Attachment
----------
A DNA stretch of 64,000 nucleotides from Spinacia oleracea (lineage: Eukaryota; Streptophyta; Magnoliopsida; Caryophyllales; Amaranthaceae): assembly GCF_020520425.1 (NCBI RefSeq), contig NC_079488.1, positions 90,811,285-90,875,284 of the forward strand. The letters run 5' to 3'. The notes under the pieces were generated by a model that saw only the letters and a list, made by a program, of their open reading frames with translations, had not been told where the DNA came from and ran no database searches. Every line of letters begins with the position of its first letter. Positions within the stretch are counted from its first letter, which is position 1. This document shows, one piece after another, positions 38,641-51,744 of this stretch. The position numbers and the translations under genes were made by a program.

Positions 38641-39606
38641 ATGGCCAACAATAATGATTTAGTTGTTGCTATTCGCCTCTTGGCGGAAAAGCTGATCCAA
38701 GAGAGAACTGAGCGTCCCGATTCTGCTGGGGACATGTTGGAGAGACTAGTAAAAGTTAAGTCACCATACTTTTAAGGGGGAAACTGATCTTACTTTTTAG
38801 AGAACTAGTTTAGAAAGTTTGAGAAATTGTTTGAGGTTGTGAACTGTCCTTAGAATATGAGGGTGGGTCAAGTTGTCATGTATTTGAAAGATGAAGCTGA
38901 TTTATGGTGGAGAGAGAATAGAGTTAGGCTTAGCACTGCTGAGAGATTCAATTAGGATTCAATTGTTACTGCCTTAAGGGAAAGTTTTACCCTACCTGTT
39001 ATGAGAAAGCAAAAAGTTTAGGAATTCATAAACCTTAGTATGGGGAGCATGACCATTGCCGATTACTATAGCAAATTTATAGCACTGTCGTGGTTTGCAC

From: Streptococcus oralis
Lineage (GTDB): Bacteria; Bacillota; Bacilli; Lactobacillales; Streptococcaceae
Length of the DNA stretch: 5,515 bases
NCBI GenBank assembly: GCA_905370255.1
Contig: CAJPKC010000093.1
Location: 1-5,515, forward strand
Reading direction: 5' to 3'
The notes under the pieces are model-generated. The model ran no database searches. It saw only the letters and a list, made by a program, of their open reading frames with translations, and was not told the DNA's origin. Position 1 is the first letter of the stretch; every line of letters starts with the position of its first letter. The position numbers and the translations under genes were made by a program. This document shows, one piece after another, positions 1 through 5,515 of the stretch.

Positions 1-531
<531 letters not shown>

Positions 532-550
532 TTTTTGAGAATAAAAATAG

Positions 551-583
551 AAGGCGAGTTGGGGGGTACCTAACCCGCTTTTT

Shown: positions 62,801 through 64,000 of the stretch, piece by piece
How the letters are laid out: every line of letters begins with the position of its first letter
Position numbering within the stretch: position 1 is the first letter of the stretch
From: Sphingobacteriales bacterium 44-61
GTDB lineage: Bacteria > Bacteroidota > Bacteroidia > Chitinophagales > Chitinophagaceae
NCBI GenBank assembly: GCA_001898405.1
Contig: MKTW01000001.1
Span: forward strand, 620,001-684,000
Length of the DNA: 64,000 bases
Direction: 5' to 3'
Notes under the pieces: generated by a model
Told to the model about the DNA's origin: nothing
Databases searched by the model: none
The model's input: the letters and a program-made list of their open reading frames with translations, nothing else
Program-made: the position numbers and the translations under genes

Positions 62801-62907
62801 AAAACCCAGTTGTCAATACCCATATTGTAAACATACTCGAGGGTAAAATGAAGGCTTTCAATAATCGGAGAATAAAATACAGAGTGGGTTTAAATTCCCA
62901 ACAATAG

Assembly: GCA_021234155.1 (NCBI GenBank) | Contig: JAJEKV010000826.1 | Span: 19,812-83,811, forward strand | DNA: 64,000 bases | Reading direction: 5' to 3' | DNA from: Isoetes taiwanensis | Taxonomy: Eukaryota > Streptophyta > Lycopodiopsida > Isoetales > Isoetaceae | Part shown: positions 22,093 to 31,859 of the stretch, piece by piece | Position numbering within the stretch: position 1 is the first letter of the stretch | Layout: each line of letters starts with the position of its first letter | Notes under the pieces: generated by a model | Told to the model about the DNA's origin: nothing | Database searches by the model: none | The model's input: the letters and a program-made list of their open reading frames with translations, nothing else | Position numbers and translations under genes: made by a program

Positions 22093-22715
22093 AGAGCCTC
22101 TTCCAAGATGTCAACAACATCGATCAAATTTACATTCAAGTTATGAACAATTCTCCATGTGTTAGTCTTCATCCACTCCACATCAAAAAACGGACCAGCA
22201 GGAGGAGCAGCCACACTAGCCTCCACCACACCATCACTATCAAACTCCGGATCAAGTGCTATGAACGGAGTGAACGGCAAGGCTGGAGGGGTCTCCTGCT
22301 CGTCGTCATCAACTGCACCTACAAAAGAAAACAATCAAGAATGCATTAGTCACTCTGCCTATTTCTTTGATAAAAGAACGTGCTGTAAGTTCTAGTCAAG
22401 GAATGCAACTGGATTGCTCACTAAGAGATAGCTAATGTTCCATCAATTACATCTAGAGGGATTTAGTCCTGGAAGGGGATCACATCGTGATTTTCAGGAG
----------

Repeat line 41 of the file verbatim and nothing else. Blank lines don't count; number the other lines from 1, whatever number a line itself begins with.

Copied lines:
Positions 22093-22715